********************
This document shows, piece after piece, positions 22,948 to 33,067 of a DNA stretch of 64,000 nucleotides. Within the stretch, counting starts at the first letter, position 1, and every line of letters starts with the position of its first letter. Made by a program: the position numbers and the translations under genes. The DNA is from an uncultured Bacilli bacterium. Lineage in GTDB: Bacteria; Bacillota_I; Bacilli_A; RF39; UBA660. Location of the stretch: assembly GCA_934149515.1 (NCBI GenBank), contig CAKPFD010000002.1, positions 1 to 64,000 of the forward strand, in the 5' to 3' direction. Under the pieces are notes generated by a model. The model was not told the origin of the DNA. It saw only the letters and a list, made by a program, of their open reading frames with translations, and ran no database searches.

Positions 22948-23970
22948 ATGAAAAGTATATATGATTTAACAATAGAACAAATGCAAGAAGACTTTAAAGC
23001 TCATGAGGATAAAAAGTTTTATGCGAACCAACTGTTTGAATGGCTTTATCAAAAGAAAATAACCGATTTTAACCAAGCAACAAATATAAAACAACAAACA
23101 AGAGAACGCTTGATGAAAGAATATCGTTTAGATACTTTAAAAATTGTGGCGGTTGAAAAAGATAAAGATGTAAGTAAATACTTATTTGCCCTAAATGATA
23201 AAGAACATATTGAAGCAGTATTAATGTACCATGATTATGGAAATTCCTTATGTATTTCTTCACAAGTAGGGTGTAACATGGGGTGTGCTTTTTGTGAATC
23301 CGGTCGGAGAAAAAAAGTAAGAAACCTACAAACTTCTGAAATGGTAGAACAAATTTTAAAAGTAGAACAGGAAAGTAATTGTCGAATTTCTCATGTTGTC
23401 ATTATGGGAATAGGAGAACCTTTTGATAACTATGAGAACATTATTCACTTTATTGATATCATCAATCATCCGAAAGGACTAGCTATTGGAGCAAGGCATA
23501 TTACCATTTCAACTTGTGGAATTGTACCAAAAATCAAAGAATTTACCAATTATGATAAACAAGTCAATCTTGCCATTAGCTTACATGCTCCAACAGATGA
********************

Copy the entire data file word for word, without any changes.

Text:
This document shows, piece after piece, positions 22,948 to 33,067 of a DNA stretch of 64,000 nucleotides. Within the stretch, counting starts at the first letter, position 1, and every line of letters starts with the position of its first letter. Made by a program: the position numbers and the translations under genes. The DNA is from an uncultured Bacilli bacterium. Lineage in GTDB: Bacteria; Bacillota_I; Bacilli_A; RF39; UBA660. Location of the stretch: assembly GCA_934149515.1 (NCBI GenBank), contig CAKPFD010000002.1, positions 1 to 64,000 of the forward strand, in the 5' to 3' direction. Under the pieces are notes generated by a model. The model was not told the origin of the DNA. It saw only the letters and a list, made by a program, of their open reading frames with translations, and ran no database searches.

Positions 22948-23970
22948 ATGAAAAGTATATATGATTTAACAATAGAACAAATGCAAGAAGACTTTAAAGC
23001 TCATGAGGATAAAAAGTTTTATGCGAACCAACTGTTTGAATGGCTTTATCAAAAGAAAATAACCGATTTTAACCAAGCAACAAATATAAAACAACAAACA
23101 AGAGAACGCTTGATGAAAGAATATCGTTTAGATACTTTAAAAATTGTGGCGGTTGAAAAAGATAAAGATGTAAGTAAATACTTATTTGCCCTAAATGATA
23201 AAGAACATATTGAAGCAGTATTAATGTACCATGATTATGGAAATTCCTTATGTATTTCTTCACAAGTAGGGTGTAACATGGGGTGTGCTTTTTGTGAATC
23301 CGGTCGGAGAAAAAAAGTAAGAAACCTACAAACTTCTGAAATGGTAGAACAAATTTTAAAAGTAGAACAGGAAAGTAATTGTCGAATTTCTCATGTTGTC
23401 ATTATGGGAATAGGAGAACCTTTTGATAACTATGAGAACATTATTCACTTTATTGATATCATCAATCATCCGAAAGGACTAGCTATTGGAGCAAGGCATA
23501 TTACCATTTCAACTTGTGGAATTGTACCAAAAATCAAAGAATTTACCAATTATGATAAACAAGTCAATCTTGCCATTAGCTTACATGCTCCAACAGATGA